A caldron on a campfire.
- An example of a cauldron is a big black pot in which you might cook chili.
- An example of a cauldron is a meeting between two people who are suing each other for divorce and who feel very angry towards each other.
- a large kettle or boiler
- a violently agitated condition like the boiling contents of a cauldron
Origin of cauldronMiddle English and amp; Anglo-French caudron ; from Old French chauderon ; from Classical Latin caldaria: see caldarium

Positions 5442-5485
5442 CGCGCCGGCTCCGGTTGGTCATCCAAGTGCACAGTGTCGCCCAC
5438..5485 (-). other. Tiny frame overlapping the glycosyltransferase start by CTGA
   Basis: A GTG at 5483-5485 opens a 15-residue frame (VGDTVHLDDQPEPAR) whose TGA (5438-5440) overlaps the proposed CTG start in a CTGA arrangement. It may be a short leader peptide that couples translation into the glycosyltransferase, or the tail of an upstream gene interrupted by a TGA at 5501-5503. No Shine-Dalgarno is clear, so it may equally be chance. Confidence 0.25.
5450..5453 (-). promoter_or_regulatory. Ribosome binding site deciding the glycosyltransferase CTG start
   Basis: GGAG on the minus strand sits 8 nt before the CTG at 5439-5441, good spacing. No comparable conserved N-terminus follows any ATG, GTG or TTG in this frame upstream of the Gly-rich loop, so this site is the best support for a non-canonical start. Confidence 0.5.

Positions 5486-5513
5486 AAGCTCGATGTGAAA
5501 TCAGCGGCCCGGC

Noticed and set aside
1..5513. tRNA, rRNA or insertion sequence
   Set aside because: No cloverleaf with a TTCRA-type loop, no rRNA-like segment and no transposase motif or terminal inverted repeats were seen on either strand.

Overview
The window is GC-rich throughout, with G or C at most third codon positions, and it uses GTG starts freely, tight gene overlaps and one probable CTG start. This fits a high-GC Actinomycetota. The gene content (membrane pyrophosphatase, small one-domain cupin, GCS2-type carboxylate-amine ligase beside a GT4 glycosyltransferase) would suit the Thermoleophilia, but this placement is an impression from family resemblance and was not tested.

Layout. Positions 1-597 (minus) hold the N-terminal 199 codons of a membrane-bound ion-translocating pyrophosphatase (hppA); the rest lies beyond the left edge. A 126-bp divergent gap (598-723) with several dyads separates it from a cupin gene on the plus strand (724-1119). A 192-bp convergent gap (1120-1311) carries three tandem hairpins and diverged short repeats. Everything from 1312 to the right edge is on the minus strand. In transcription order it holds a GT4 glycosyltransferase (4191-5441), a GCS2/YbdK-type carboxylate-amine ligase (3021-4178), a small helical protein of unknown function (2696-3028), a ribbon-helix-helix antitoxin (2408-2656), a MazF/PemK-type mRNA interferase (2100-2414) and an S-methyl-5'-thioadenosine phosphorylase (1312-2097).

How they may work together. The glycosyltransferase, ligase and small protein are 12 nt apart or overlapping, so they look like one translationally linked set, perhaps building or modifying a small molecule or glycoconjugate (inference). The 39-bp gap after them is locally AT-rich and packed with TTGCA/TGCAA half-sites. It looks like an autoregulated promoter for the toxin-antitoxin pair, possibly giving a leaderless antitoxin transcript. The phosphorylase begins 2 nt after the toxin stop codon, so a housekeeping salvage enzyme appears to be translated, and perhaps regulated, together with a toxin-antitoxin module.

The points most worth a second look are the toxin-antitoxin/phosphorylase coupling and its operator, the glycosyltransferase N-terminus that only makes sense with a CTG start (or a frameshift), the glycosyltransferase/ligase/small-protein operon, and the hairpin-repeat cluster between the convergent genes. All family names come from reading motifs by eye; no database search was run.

- A large vessel, such as a kettle or vat, used for boiling.
- A state or situation of great distress or unrest felt to resemble a boiling kettle or vat: a cauldron of conflicting corporate politics.
Origin of cauldronMiddle English, alteration of cauderon, from Norman French, diminutive of caudiere, cooking pot, from Late Latin cald&amacron;ria, from feminine of Latin cald&amacron;rius, suitable for warming, from calidus, warm; see kel&schwa;-1 in Indo-European roots.
From Middle English, from Old Northern French caudron (Old French chaudron), itself from a derivative of Latin calidārium, caldārium from calidus (“hot”).